Leibniz’s monadological automaton

(Selections from the Monadology)

17. It has to be acknowledged that perception can’t be explained by mechanical principles, that is by shapes and motions, and thus that nothing that depends on perception can be explained in that way either. Suppose this were wrong. Imagine there were a machine whose structure produced thought, feeling, and perception; we can conceive of its being enlarged while maintaining the same relative proportions among its parts, so that we could walk into it as we can walk into a mill. Suppose we do walk into it; all we would find there are cogs and levers and so on pushing one another, and never anything to account for a perception. So perception must be sought in simple substances, not in composite things like machines. And that is all that can be found in a simple substance—perceptions and changes in perceptions; and those changes are all that the internal actions of simple substances can consist in.

18. We could give the name ‘entelechy’ to all simple substances or created monads, because they have within them a certain perfection. . . .; there is a kind of self-sufficiency which makes them sources of their own internal actions—makes them immaterial automata, as it were.

64. Thus every organized body of a living thing is a kind of divine machine or natural automaton. It infinitely surpasses any artificial automaton, because a man-made machine isn’t a machine in every one of its parts. For example, a cog on a brass wheel has parts or fragments which to us are no longer anything artificial, and bear no signs of their relation to the intended use of the wheel, signs that would mark them out as parts of a machine. But Nature’s machines—living bodies, that is—are machines even in their smallest parts, right down to infinity. That is what makes the difference between nature and artifice, that is, between divine artifice and our artifice.

77. So it can be said that not only is the soul—the mirror of an indestructible universe—indestructible, but so too is the animal; though its mechanism may often come to an end in part, and throw off or take on organic coating.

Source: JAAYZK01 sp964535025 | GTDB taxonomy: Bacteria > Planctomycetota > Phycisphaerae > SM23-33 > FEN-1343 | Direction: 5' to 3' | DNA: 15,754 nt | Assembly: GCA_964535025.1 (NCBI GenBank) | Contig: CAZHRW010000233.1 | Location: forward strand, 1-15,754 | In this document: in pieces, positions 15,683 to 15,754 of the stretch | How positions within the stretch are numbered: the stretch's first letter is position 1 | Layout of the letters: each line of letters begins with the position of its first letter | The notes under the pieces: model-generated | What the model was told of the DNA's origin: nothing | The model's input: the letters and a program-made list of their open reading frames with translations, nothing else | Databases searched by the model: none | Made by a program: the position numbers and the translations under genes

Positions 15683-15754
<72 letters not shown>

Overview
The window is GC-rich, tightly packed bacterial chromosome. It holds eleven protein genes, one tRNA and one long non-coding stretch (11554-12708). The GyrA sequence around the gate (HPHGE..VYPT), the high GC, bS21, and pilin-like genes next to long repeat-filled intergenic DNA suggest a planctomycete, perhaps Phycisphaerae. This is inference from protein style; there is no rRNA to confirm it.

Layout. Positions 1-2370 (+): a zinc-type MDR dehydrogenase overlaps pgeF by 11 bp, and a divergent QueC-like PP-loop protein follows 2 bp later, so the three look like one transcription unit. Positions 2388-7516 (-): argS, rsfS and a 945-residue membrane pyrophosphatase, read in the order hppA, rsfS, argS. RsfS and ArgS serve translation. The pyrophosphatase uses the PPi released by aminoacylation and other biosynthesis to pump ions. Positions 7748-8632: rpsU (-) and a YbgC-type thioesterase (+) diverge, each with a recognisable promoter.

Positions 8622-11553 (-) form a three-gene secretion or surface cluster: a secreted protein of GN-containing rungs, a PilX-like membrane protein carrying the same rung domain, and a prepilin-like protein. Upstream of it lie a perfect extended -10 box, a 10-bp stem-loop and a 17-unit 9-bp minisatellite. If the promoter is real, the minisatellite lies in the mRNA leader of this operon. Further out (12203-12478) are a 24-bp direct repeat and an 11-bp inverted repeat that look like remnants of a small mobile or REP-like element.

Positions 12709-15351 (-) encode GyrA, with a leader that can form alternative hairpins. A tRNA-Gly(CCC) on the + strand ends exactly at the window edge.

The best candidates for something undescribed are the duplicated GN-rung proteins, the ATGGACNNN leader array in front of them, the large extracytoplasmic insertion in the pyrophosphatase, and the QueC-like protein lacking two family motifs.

83. I have noted some differences between ordinary souls and minds. Here is another. Souls in general are living mirrors or images [here = ‘likenesses’] of the universe of created things, but minds are also images of the Divinity himself, i.e. of God, the author of Nature. They are capable of knowing the system of the universe, and of imitating aspects of it through sketchy constructions of their own, each mind being like a little divinity within its own sphere.

84. That is what enables minds to enter into a kind of community with God, so that he relates to them not only (as he does to all his other creatures) as an inventor relates to his machine, but also as a prince does to his subjects, and indeed as a father does to his children.

87. Just as I earlier established that there is a perfect harmony between two natural realms, one of efficient causes and the other of final causes, so I should point out here another harmony, between the physical realm of Nature and the moral realm of grace; that is, between God considered as designer of the machine of the universe and God considered as monarch of the divine city of minds.

88. This second harmony ensures that things lead towards grace through the paths of Nature itself. For example, the divine government of minds in the City of God requires that at certain times the planet earth be destroyed and then restored, so as to punish some people and reward others; and because of the harmony this moral requirement will be brought about through purely natural processes.

89. We can also say that God the designer satisfies the wishes of God the legislator in every respect, and that sins must therefore bring their own punishment through the natural order—indeed through the mechanical structure of things; and similarly that fine actions will draw their reward through the mechanical doings of bodies, even though that reward can’t and shouldn’t always arrive right away.

SOURCE: Leibniz, Gottfried Wilhelm, Freiherr von. [Monadology] The Principles of Philosophy known as Monadology [1714], translated by Jonathan Bennett, 2017. [Epub]

See also: Leibniz, Gottfried Wilhelm, Freiherr von. Leibniz’s Monadology: A New Translation and Guide, (translated) by Lloyd Strickland. Edinburgh: Edinburgh University Press, 2014.

Karel Čapek’s R.U.R. (Rossum’s Universal Robots), 1920-2020
Guide compiled by Ralph Dumain

Leibniz & Ideology: Selected Bibliography

Descartes & Marxism: Selected Bibliography

Spinoza & Marxism (with Basic Spinoza Web Guide)

Philosophical and Universal Languages, 1600-1800, and Related Themes:
Selected Bibliography


Ars Combinatoria @ Ĝirafo (blog)

Louis Couturat @ Ĝirafo

translation and commentary (1999)
by George MacDonald Ross

Monadology - Wikipedia

Gottfried Wilhelm Leibniz (Stanford Encyclopedia of Philosophy)

(maintained by Gregory Brown, Universtity of Houston)

Leibniz Translations

G.W. Leibniz: Texts and Translations

Gottfried Wilhelm Leibniz, 1646-1716
(Some Texts from Early Modern Philosophy)

En Esperanto:

Monadologio de Leibniz
Tradukinto Émile Boirac
(1902, 3a eldono 1905)

Monado - Vikipedio

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